The coupling of a high-fashion style icon and a mass retail chain can be marvelously beneficial for both. It lets the former look democratic and increase the fan base, while the latter gets some good-taste cred. Of course, sometimes a project goes thud (Madonna’s line for H&M last year). Other times there’s an overpromise-underdeliver issue (Karl Lagerfeld’s H&M designs were based on his own less well-known line, not his Chanel work). Still, the best high-low fashion collaborations—like Proenza Schouler’s spring 2007 line for Target and Viktor & Rolf’s fall 2006 work for H&M—really do deliver a designer’s vision to a yearning, hungry audience. How does the current batch of big-box collaborations rate? Here, three of spring’s hottest hookups.
CFDA/VOGUE + GAP
Launched April 15
680 Fifth Ave., at 54th St.; 212-977-7023
Good: The crisp white shirts ($58 to $98) by 3.1 Phillip Lim, Band of Outsiders, Michael Bastian, and Threeasfour are practical, with interesting details like oversize bows, cowboy patches on the shoulders, and neckties.
Not So Much: Launching a project with so many names is confusing. The uniformly boxy cut makes the shirts feel less special.
Verdict: While it’s brilliant to revamp an article everyone needs, the flip side is that you can never buy one because they sell out so quickly.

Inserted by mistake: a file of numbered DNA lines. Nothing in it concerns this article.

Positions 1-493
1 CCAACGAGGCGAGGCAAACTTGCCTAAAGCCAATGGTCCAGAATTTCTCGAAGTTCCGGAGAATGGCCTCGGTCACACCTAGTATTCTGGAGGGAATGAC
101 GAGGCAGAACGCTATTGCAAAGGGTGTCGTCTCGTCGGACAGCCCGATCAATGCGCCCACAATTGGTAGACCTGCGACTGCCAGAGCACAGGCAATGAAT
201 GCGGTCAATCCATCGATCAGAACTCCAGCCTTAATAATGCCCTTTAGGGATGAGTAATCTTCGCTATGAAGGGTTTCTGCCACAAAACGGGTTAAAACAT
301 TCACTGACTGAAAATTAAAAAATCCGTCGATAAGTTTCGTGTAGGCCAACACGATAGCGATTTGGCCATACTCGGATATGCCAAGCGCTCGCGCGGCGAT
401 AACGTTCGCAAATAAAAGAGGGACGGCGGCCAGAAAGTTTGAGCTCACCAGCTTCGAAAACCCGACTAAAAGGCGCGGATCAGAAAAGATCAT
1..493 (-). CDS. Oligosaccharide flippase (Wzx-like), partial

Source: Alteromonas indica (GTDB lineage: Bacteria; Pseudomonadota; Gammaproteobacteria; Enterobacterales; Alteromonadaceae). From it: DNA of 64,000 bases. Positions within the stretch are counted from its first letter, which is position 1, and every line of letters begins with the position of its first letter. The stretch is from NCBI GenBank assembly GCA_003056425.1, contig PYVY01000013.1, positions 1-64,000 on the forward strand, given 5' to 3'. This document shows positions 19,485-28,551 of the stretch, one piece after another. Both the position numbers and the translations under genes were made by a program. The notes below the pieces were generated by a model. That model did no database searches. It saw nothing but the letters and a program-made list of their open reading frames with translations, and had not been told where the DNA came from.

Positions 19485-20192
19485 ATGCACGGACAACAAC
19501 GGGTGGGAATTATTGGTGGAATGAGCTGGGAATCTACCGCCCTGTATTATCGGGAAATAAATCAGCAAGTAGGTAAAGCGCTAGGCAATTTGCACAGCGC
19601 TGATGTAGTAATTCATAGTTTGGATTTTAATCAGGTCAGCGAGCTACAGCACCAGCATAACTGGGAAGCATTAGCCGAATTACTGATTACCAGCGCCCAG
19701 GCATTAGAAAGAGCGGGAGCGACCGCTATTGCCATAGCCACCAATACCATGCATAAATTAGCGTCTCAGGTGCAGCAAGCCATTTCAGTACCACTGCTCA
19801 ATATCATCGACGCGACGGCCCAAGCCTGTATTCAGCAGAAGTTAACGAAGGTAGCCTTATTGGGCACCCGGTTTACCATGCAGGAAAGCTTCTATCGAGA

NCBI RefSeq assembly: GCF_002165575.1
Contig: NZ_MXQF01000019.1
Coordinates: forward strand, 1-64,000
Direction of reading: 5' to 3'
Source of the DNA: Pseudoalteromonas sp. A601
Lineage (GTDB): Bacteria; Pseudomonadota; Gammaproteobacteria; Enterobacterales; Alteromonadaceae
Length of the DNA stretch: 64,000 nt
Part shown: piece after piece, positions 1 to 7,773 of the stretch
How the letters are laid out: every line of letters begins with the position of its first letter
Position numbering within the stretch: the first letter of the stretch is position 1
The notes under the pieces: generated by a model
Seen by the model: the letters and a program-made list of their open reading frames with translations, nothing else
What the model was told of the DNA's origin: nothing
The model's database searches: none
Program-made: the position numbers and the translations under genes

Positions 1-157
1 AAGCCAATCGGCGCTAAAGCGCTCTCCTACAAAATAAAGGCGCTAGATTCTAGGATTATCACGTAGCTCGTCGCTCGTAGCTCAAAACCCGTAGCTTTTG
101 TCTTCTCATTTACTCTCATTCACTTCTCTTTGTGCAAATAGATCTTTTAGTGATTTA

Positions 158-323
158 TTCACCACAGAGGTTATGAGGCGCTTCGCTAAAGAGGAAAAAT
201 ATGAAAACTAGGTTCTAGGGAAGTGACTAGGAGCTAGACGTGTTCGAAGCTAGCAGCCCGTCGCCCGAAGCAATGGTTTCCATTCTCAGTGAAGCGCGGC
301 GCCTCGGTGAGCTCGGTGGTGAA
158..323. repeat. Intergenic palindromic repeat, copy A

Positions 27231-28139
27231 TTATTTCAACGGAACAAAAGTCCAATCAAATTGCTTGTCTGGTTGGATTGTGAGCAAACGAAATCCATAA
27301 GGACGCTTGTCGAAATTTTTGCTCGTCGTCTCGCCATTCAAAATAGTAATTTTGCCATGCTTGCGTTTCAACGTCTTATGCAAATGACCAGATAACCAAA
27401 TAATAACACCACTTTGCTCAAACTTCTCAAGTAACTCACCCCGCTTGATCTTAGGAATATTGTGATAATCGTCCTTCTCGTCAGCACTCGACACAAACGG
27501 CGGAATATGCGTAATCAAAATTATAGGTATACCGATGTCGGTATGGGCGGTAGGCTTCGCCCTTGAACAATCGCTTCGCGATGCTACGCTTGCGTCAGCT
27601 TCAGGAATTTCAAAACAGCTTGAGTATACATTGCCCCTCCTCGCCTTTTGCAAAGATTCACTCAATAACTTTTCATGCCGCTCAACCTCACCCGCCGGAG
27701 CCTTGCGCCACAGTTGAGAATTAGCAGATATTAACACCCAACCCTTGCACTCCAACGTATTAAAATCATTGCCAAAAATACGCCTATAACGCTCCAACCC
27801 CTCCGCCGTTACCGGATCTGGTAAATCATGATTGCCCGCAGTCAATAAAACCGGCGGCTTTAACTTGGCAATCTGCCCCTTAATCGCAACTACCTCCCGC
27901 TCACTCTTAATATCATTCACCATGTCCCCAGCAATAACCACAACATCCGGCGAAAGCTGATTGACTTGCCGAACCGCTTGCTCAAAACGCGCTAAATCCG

ROGAN + TARGET
Launching May 18
139 Flatbush Ave., at Atlantic Ave., Ft. Greene; 718-290-1109
Good: Rogan stays true to the brand; they’re still for the hipster who isn’t trying to look like one. Linen striped vests ($27), plaid minidresses ($45), and wide-leg jeans ($40) could hang in Rogan’s Tribeca store.
Not So Much: The beachwear. Leopard- and zebra-print swimsuits ($30) and giraffe-print shift dresses ($40) are jarring.
Verdict: Thumbs up. Target again signals that it appreciates style by choosing a smart young name and letting it get creative.
ALEXANDER WANG + UNIQLO
Launching May 30
546 Broadway, nr. Spring St.; 917-237-8800
Good: The muted gray, black, and white collection of mainly dresses ($29 to $50) is simple and clean, and perfectly depicts Wang’s effortless style and Uniqlo’s minimalist vision.
Not So Much: If you’re looking for Wang’s downtown grunge look—ripped baggy shorts, an oversize blazer, and spectators—you’ll probably be disappointed.
Verdict: Commercial enough for the masses, but still a little bland. Creative styling can make them hip enough to wear below 14th Street.